ii. Working capital / repayment of Rupee loans with conditions, as hitherto.

Addition

iii. To repay trade credit taken for period upto 3 years for capital expenditure;

iv. For payment towards capital goods already shipped / imported but not paid;

v. Purchase of second hand domestic capital goods / plant / machinery;

vi. On-lending to infra-Special Purpose Vehicles;

vii. Overseas direct investment in Joint Venture/ Wholly Owned Subsidiaries by Core Investment Companies coming under the regulatory framework of RBI;

viii. For on-lending to infrastructure sector and for import and / or domestic purchase of equipment for the purpose of giving the same on hire purchase, as loans against hypothecation or leasing to infrastructure sector by all NBFCs (subject to minimum 75% hedging).
All purposes excluding the following:

i. Real estate activities other than development of integrated township / affordable housing projects;

ii. Investing in capital market and using the proceeds for equity investment domestically;

iii. Activities prohibited as per FDI guidelines;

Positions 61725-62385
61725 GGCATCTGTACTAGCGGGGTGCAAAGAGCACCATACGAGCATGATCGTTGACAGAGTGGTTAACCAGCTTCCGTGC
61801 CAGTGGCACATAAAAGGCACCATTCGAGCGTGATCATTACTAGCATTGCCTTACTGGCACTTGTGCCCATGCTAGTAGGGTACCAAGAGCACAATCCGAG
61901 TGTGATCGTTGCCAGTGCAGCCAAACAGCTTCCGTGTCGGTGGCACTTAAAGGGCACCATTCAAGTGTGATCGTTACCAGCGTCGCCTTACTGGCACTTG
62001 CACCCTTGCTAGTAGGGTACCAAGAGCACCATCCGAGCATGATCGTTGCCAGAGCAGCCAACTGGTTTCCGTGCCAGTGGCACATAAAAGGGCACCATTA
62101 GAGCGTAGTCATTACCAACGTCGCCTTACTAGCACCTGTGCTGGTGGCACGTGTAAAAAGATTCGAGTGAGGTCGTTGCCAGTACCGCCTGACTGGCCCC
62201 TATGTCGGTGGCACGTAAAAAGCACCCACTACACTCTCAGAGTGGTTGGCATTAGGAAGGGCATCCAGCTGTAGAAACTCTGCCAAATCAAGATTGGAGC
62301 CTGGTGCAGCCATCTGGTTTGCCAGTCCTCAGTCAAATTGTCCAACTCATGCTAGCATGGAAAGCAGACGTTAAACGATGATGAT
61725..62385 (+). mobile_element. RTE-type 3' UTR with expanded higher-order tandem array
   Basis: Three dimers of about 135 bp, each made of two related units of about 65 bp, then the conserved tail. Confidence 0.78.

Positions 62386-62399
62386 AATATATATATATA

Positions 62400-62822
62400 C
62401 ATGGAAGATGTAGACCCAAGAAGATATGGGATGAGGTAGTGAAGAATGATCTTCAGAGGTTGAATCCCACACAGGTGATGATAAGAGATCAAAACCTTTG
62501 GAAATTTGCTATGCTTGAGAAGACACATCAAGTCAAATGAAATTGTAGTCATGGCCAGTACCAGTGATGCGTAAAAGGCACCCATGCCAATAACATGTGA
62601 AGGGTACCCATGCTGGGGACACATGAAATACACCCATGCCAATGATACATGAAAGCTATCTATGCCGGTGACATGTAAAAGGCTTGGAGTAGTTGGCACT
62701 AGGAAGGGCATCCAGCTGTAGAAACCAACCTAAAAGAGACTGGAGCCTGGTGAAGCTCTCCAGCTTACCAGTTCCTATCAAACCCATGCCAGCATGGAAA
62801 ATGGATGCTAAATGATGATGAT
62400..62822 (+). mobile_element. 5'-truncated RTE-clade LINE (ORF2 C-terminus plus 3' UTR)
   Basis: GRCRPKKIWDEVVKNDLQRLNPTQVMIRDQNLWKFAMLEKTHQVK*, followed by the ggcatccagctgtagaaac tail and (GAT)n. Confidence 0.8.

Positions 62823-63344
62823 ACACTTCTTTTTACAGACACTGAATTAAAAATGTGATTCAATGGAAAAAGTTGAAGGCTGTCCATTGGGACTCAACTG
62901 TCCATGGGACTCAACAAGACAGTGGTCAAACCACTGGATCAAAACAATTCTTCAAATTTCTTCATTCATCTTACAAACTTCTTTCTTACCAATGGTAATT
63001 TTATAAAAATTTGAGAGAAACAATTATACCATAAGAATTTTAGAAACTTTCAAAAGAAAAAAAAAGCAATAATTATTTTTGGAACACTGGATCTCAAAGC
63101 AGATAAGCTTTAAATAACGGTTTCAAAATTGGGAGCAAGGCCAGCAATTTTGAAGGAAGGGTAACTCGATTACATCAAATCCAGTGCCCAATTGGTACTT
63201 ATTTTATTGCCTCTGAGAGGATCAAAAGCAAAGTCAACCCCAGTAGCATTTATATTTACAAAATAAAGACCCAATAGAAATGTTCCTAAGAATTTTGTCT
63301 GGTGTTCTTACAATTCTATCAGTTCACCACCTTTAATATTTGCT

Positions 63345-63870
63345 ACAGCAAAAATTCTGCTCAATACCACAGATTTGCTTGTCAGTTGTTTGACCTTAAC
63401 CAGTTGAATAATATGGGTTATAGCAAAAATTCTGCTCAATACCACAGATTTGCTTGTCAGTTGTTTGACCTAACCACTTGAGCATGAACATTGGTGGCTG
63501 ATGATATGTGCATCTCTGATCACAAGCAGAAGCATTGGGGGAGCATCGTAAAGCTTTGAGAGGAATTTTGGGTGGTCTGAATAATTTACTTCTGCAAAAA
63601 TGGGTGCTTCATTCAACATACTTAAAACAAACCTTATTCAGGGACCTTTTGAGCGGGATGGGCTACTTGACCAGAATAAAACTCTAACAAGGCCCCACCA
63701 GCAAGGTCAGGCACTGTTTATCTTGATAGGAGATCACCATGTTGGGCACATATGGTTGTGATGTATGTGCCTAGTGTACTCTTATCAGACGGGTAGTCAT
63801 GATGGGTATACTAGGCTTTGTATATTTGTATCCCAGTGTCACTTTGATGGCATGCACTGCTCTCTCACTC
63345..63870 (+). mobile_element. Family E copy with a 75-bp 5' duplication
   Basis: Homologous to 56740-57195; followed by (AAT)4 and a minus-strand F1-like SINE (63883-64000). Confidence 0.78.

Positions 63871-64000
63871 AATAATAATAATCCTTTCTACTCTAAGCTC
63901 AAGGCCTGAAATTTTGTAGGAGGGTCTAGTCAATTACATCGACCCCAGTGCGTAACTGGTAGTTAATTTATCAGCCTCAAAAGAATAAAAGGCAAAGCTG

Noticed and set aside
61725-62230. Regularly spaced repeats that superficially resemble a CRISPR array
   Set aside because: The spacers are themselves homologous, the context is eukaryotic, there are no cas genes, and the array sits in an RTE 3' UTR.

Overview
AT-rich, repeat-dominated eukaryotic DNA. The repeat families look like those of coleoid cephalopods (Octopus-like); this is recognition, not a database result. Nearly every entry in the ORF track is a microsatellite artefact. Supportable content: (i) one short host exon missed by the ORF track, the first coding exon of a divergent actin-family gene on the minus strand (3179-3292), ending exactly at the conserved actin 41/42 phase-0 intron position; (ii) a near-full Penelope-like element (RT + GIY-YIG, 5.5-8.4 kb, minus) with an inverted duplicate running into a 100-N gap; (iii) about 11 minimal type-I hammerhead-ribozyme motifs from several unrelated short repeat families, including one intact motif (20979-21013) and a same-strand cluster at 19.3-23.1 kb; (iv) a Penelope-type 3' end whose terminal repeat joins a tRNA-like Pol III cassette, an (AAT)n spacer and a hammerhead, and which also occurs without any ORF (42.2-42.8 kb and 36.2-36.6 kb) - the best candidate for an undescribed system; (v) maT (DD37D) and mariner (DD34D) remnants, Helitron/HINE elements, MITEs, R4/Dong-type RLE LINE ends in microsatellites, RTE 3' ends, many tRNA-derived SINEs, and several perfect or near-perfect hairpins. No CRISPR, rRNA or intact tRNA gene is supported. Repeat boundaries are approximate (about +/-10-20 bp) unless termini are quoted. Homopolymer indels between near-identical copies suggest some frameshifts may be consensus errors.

iv. On-lending to other entities with any of the above objectives;

v. Purchase of land
As in column (II)
Individual limits As existing

Annual limits for automatic route. Prior approval of RBI beyond these limits.
As in column (I) As in column (I)
Hedging As existing

No mandatory hedging for entities where no hedging requirements have been presently prescribed.
As in column (I) Overseas investors will be allowed to hedge their exposure in onshore markets. Back to back hedging will also be allowed.
Leverage ratio No change

Existing provisions of ECB policy will continue for FIs and Foreign Equity Holders.
As in column (I) As in column (I)
Reporting requirement No change

Existing provisions of ECB policy will continue.
As in column (I) As in column (I)
Parking of proceeds No change

Existing provisions of ECB policy will continue.
As in column (I) As in column (I)
Security / guarantee No change

Existing provisions of ECB policy will continue.
As in column (I) As in column (I)
Conversion into equity No change

Existing provisions of ECB policy will continue.
As in column (I) As in column (I)
Corporates under investigation No change

Existing provisions of ECB policy will continue.
As in column (I) As in column (I)
Prepayment As existing

Existing provisions for prepayment will continue to be applicable.

Addition

Part-prepayment of ECB including part-prepayment through fresh ECB will also be permitted subject to conditions.
As in column (I) As in column (I)
Refinancing Change

Refinancing of existing ECB with a fresh ECB with higher all-in-cost (but within the ceiling) will now be permitted.
As in column (I) As in column (I)
Tax treatment As per Income Tax Act As in column (I) As in column (I)